Rather than considering such solutions, the report assumes that ISS (which it refers to as the space station) will be a more useful platform.
“It might be possible to design free-flying experiments that could operate out of the space station,” the report says, “but that will add complexity to the ISS missions. In any event, the design, construction, and operation of any free-flyer platform for the support of an established manufacturing capability on orbit is a major undertaking.”
The annual operating costs of ISS exceed the expected development and deployment costs of a Bigelow space station, however. To put it another way, Bigelow could put up a new space station every year for less than what NASA spends to maintain ISS. As the late G. Harry Stine said, in a similar context, “An elephant is a mouse built to government specifications.”
A Bigelow space station may be a major undertaking by commercial space standards, but it would be a modest expenditure compared to what the US has spent on ISS (or what industry spends on major construction projects on Earth, such as large offshore oil platforms).
The report also fails to consider the development of new space transportation systems, which could radically reduce the cost of access to space. The report mentions the Sierra Nevada Dream Chaser and Boeing’s X-37B space plane, but there is no mention of fully reusable vehicles or any means of access to space other than expendable rockets.
Systems like the SpaceX Dragon, Sierra Nevada Dream Chaser, and Boeing X-37B are not the end of space-vehicle evolution, however. The Dragon capsule and Dream Chaser lifting body are designed to serve NASA’s (very limited) requirements for servicing the International Space Station. With a very low flight rate and large government budget, NASA does not see a need for reusable vehicles with low cost and high operability. As a result, NASA’s COTS and CCDev programs have fallen back on very conservative designs, using expendable launchers.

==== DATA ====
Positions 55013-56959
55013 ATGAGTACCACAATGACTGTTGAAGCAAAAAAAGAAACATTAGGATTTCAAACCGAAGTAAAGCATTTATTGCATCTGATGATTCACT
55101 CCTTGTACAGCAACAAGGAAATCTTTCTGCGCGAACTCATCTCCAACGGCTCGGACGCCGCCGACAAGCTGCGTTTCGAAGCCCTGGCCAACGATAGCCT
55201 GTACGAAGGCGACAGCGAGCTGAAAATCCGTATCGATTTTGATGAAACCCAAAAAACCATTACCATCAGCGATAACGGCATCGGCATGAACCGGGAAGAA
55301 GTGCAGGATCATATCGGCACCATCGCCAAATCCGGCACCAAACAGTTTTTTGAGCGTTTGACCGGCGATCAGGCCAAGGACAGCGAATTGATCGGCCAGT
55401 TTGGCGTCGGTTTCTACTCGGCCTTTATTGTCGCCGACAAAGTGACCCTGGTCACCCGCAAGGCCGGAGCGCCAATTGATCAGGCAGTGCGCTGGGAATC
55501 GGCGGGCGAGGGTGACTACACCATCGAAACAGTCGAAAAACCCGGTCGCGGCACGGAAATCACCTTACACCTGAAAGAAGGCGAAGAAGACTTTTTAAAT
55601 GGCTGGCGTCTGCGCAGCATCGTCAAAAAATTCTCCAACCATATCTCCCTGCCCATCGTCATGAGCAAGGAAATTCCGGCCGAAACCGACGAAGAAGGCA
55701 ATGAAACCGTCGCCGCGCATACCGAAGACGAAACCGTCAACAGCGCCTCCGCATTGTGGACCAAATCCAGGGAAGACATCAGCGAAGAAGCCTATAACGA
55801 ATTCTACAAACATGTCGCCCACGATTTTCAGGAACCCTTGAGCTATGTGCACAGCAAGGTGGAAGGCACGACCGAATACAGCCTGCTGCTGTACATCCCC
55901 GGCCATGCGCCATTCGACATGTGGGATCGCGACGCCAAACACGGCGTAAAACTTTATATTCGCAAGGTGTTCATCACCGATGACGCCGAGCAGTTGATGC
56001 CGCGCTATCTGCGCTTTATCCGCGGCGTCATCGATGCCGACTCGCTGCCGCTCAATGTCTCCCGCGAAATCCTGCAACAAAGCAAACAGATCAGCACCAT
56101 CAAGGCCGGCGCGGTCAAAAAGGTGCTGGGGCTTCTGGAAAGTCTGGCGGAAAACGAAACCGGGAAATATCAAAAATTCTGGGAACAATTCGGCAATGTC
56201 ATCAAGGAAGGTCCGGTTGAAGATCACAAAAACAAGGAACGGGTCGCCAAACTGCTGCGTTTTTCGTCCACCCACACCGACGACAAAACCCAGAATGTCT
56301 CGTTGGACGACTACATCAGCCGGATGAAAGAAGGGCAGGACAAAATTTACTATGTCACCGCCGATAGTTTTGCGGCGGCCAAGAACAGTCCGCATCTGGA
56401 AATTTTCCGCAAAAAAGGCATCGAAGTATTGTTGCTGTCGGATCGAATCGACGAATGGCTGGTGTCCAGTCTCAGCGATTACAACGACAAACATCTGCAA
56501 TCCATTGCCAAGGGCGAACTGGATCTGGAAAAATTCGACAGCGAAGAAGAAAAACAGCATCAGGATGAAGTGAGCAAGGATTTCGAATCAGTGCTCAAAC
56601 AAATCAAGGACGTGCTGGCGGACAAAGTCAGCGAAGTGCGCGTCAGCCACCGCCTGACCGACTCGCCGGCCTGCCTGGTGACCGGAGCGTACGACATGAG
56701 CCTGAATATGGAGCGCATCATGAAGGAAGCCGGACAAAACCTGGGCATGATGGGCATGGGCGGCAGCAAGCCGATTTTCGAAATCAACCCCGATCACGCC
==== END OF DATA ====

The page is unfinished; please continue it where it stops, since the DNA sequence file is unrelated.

Commercial and military requirements will drive much higher flight rates. In the business world, transportation delays cost money. In the military world, delays cost lives. Whether you’re managing commercial logistics or trying to win a war, the strategy is the same: to “get there firstest with the mostest.” Whether the goal is to open the space frontier to commercial enterprise or ensure military superiority over that frontier, a new type of space-transportation system is needed: one that is capable of reliable, low-cost, fast-tempo operations.
Industry has been working on the development of such systems. Companies such as Blue Origin, Masten Space Systems, Virgin Galactic, and XCOR Aerospace, have been developing fully reusable suborbital spacecraft — the first step toward space. SpaceX has begun work to evolve its Falcon 9 expendable launcher into a partly reusable orbital system. And recently, the Defense Department has thrown its hat into the ring when DARPA announced three Phase 1 contracts for an Experimental Spaceplane capable of flying to Mach 10, launching a satellite into orbit, returning to the launch site.
The NRC report is right, in one respect. The future of 3D printing in space is exaggerated, if you look at it in isolation from other developments. Given the cost of existing space launch and operations, the market for and utility of 3D printing (and most other space applications) is quite limited. But frequent, cheap access to space will change the cost equation for 3D printing and space development in general.